c. Size. Street numbers for any building or building complex shall be no smaller than six inches in height.

9. Prohibited Signs.

a. Roof. Signs mounted on the roof are prohibited.

b. Projecting Signs. Projecting signs are prohibited in all zones other than the PBZ. Within the PBZ, projecting signs are permitted subject to the Town Center standards set forth in MICC 19.11.140(B)(3)(b).

c. Window Signs. Window signs are prohibited in all zones other than the PBZ, except as provided above in MICC 19.12.080(B)(4). Within the PBZ, window signs are permitted subject to the Town Center standards set forth in MICC 19.11.140(B)(4).

d. Inflated Signs. Inflated signs, balloons and figures are prohibited.

e. Internally Lit Signs. Internally lit signs are prohibited in all zones other than the PBZ. Within the PBZ, lighted signs are permitted subject to the Town Center standards set forth in MICC 19.11.140(B)(9).

f. Neon. Neon signs are prohibited.

g. Portable. Portable signs, such as signs on trailers, are prohibited. This standard is not intended to prohibit A-frame signs as allowed pursuant to MICC 19.06.020, Temporary Signs.

h. Flashing, Moving or Animated Signs, Etc. Flashing, moving, animated, blinking, reflecting, revolving, or other similar signs or signs that incorporate these elements are prohibited.

i. Off-Premises Signs. Off-premises signs (signs related to a building, business, tenant or establishment not located on the same premises as the sign) are prohibited.

j. Vehicles. Signs attached to or painted on vehicles parked and visible from the public right-of-way are prohibited if, based on the relative amount of time the vehicle is parked rather than being used as a means for actual transportation, the vehicle’s primary purpose is as a stationary sign rather than a means for actual transportation.

k. Vending Machines. Vending machines, such as soft drink or snack machines, shall not be placed where they are visible from the public right-of-way.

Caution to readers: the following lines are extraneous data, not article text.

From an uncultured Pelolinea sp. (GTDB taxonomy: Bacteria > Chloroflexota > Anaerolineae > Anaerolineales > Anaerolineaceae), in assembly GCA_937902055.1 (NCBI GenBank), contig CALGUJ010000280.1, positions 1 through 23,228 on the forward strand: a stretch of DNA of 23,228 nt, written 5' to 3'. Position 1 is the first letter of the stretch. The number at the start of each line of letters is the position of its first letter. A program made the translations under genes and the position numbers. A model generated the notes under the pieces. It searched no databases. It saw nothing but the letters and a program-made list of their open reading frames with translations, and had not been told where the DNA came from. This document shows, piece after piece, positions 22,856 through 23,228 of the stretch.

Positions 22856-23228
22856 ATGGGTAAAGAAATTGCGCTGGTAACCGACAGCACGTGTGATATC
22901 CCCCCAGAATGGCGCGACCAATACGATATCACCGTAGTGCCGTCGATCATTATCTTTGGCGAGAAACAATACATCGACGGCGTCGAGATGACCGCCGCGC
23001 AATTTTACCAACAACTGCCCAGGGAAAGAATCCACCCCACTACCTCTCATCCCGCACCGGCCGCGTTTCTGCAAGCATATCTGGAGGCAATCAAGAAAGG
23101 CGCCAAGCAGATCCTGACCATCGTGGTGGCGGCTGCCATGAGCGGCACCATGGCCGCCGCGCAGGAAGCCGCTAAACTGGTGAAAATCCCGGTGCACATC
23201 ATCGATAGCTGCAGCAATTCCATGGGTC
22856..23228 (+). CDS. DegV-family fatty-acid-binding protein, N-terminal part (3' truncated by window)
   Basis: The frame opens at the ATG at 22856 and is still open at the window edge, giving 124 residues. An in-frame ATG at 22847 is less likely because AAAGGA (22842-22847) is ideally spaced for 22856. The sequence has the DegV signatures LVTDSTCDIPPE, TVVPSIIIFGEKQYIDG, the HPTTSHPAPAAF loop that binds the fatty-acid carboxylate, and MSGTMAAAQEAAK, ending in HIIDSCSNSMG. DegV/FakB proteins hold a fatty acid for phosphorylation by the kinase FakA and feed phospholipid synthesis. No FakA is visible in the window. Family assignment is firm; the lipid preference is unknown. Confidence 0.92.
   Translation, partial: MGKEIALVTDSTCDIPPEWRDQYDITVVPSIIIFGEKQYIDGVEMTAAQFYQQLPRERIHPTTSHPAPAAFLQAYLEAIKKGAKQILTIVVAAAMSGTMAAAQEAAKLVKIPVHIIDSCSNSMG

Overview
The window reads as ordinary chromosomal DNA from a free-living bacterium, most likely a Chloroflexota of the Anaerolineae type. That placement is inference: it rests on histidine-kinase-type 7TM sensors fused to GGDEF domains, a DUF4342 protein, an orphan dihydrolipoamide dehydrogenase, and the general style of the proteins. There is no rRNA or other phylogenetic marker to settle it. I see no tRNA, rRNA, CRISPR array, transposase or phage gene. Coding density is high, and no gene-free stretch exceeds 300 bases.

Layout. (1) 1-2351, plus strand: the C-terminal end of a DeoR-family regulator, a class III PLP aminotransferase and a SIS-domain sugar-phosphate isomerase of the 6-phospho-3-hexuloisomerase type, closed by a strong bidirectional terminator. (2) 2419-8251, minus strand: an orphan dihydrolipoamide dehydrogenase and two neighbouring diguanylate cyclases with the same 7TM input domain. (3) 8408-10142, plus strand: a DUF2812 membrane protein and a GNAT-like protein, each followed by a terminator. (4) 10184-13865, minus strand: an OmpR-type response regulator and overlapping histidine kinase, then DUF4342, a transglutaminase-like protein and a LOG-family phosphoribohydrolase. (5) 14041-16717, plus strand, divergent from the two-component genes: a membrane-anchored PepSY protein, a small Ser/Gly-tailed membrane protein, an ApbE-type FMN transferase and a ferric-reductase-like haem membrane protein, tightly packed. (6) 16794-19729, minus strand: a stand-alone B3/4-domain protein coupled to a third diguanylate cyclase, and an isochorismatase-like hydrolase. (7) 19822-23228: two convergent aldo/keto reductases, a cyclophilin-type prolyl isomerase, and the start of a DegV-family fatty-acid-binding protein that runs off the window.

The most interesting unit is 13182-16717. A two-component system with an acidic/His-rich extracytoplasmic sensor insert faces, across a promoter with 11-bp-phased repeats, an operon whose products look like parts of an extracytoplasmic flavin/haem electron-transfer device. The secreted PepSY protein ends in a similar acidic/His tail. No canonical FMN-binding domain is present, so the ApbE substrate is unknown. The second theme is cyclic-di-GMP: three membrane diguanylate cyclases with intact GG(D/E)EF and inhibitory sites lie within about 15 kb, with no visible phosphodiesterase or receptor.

10. Signs for Public Schools in Public Institution Zones. One wall sign and one freestanding ground sign are permitted for each public school. A wall sign shall not exceed 12 square feet. A freestanding ground sign shall not exceed 18 square feet and shall not exceed a maximum height of 42 inches above grade. A freestanding ground sign shall be set back a minimum of 10 feet from a public right-of-way and 35 feet from abutting properties. Wall and freestanding ground signs shall not have internal lighting, except for an electronic readerboard.

11. Electronic Readerboards. A public school may have no more than one electronic readerboard. This electronic readerboard shall count as the wall sign or freestanding ground sign allowed by MICC 19.12.080(B)(10). Electronic readerboards shall comply with the following:

a. Electronic readerboards shall be designed and placed to minimize light and glare from being visible to adjacent residential properties.

b. Electronic readerboards shall dim during twilight and night hours to reduce glare.

c. Electronic readerboards shall be turned off between 10 pm and 7 am.

d. The display shall include only static text and/or static graphics. No moving graphics, animations such as flying or fading, video, or blinking/pulsing/strobe effects are allowed.

e. Each message and/or graphic shall be displayed for at least 10 seconds. The change from one message/graphic to the next may utilize a scrolling or wipe effect, but the effect shall take no more than one second to complete.

f. Electronic readerboards shall display any message deemed necessary by the City of Mercer Island Emergency Operations Center (EOC) upon request by the EOC. The display of any such message shall be exempt from the requirements of subsections (B)(11)(c) and (B)(11)(e) of this section. (Ord. 14C-06 § 7; Ord. 04C-08 § 1).